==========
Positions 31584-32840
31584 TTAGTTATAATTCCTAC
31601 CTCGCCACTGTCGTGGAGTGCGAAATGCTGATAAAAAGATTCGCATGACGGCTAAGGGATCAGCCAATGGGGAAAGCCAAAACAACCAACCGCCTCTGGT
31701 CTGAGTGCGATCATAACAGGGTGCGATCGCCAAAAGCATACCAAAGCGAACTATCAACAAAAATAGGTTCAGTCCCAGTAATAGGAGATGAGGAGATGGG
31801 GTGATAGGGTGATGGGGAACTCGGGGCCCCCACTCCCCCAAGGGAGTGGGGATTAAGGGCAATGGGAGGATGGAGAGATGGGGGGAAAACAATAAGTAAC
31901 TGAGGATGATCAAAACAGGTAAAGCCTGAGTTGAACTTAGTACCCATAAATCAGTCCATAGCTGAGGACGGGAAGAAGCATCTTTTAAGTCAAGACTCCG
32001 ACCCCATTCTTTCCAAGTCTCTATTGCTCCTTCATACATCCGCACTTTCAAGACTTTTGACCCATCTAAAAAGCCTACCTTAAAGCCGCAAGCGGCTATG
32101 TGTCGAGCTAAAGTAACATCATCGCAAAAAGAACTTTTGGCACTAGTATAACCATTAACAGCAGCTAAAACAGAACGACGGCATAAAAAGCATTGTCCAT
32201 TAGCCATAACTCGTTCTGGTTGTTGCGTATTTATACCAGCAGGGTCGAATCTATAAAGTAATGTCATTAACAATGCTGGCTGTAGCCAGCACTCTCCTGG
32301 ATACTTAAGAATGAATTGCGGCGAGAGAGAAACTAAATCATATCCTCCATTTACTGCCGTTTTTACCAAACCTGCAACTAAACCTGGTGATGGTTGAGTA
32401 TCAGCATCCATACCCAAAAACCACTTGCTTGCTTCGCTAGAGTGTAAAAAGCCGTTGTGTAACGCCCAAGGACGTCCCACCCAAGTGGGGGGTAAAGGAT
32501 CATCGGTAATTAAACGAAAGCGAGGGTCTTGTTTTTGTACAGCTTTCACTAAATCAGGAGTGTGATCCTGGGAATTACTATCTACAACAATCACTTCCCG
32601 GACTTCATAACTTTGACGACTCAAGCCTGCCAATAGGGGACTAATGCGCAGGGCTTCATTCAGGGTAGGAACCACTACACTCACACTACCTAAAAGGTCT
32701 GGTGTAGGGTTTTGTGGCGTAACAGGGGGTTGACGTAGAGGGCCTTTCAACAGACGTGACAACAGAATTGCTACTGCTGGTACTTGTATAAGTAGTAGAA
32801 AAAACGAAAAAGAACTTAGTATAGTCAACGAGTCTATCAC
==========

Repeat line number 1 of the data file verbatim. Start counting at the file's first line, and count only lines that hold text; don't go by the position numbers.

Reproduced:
Positions 31584-32840